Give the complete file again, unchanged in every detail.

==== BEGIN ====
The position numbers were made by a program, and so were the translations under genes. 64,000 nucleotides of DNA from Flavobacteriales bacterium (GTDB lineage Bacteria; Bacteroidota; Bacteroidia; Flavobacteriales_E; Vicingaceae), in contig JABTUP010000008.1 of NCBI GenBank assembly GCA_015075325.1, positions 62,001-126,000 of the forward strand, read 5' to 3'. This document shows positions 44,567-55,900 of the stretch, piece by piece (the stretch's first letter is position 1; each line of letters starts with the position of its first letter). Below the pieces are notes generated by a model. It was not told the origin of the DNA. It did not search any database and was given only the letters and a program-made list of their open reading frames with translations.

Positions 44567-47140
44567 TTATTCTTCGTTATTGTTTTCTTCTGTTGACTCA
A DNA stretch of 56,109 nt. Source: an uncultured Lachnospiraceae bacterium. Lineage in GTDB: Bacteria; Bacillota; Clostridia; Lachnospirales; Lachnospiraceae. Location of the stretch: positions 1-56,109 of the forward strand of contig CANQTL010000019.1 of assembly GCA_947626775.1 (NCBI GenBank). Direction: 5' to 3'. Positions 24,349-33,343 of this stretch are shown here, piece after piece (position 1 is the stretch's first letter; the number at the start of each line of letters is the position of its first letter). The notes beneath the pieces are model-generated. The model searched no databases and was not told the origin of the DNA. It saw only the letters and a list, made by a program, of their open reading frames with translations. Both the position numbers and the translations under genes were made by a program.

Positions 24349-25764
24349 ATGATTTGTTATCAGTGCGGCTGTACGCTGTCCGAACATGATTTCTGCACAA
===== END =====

The position numbers were made by a program, and so were the translations under genes. 64,000 nucleotides of DNA from Flavobacteriales bacterium (GTDB lineage Bacteria; Bacteroidota; Bacteroidia; Flavobacteriales_E; Vicingaceae), in contig JABTUP010000008.1 of NCBI GenBank assembly GCA_015075325.1, positions 62,001-126,000 of the forward strand, read 5' to 3'. This document shows positions 44,567-55,900 of the stretch, piece by piece (the stretch's first letter is position 1; each line of letters starts with the position of its first letter). Below the pieces are notes generated by a model. It was not told the origin of the DNA. It did not search any database and was given only the letters and a program-made list of their open reading frames with translations.

Positions 44567-47140
44567 TTATTCTTCGTTATTGTTTTCTTCTGTTGACTCA
A DNA stretch of 56,109 nt. Source: an uncultured Lachnospiraceae bacterium. Lineage in GTDB: Bacteria; Bacillota; Clostridia; Lachnospirales; Lachnospiraceae. Location of the stretch: positions 1-56,109 of the forward strand of contig CANQTL010000019.1 of assembly GCA_947626775.1 (NCBI GenBank). Direction: 5' to 3'. Positions 24,349-33,343 of this stretch are shown here, piece after piece (position 1 is the stretch's first letter; the number at the start of each line of letters is the position of its first letter). The notes beneath the pieces are model-generated. The model searched no databases and was not told the origin of the DNA. It saw only the letters and a list, made by a program, of their open reading frames with translations. Both the position numbers and the translations under genes were made by a program.

Positions 24349-25764
24349 ATGATTTGTTATCAGTGCGGCTGTACGCTGTCCGAACATGATTTCTGCACAA